Let’s be real — most people have no idea how to approach a dog. Dogs communicate through body language and as dog owners we all know that heart-stopping feeling we get while watching someone approach an unknown dog in the wrong way. And if you can’t read a dog’s body language, you can’t respond appropriately to his or her cues. That’s when people get bit.
So, what should we do as dog owners? Well, we train and we educate.
We should…jump in-between strangers and our dogs and educate the individual on dog behavior. It’s not possible to stop the approach of strangers — but if we can educate them on dog behavior, hopefully they’ll learn to approach appropriately. Show them the proper way to approach a dog and how to read the warning signs.
We should… train our dogs to patiently accept the unwanted touch of a stranger. I understand that dogs like and need personal space from strangers. We all do. But it can’t be guaranteed. You can’t guarantee you’ll be quick enough to get in-between your dog and a stranger. So just like humans, dogs have to be taught how to handle an unwanted stranger in an appropriate way.
You may ask, how do you train a dog to accept the surprising touch of a stranger? The answer is de-sensitization.
De-sensitization is the process in which repeated exposure to a specific stimulus reduces the natural response to it. In other words, the more you are around something, whether it is positive and negative, the less you react to it.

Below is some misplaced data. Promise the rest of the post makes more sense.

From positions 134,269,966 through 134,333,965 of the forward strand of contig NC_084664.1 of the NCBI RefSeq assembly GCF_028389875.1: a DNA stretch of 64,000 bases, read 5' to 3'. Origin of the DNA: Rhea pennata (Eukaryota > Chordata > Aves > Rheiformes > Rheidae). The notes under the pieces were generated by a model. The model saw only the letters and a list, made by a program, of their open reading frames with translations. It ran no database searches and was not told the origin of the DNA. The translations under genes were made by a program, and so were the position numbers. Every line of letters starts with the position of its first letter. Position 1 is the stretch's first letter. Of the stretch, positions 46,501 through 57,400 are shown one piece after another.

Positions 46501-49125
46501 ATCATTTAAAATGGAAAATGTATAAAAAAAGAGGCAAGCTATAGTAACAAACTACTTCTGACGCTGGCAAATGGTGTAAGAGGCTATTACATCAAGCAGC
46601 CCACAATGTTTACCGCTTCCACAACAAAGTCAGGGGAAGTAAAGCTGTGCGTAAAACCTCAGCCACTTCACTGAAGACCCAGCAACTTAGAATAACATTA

In my experience, dogs react negatively to being touched in three different areas:
- The mouth or head
- The paws or legs
- The butt and/or tail
In fact, some dogs get snippy if you even get close to those areas!
When I trained my dogs I made sure that they would accept being touched anywhere. I did this for two reasons: 1) it makes grooming and medical-related dog handling way easier, and 2) my dogs are constantly exposed to young children that are still learning appropriate ways to approach a dog. And young children will grab anything — tails, lips, noses, paws, etc.
SO HOW DO YOU DESENSITIZE? By touching your dog. It’s really that simple. When you’re petting your dog, playing with your dog, grooming your dog, training your dog. Whatever. Handle the sensitive areas. Touch the paws, rub the nose, grab the tail. Make it fun. Make it uneventful. Make it surprising.
As a dog’s owner, you have a special privilege that no one else does. Your dog trusts you. And if you handle a dog a certain way they learn to accept it, even from strangers. That is why de-sensitization must start at home.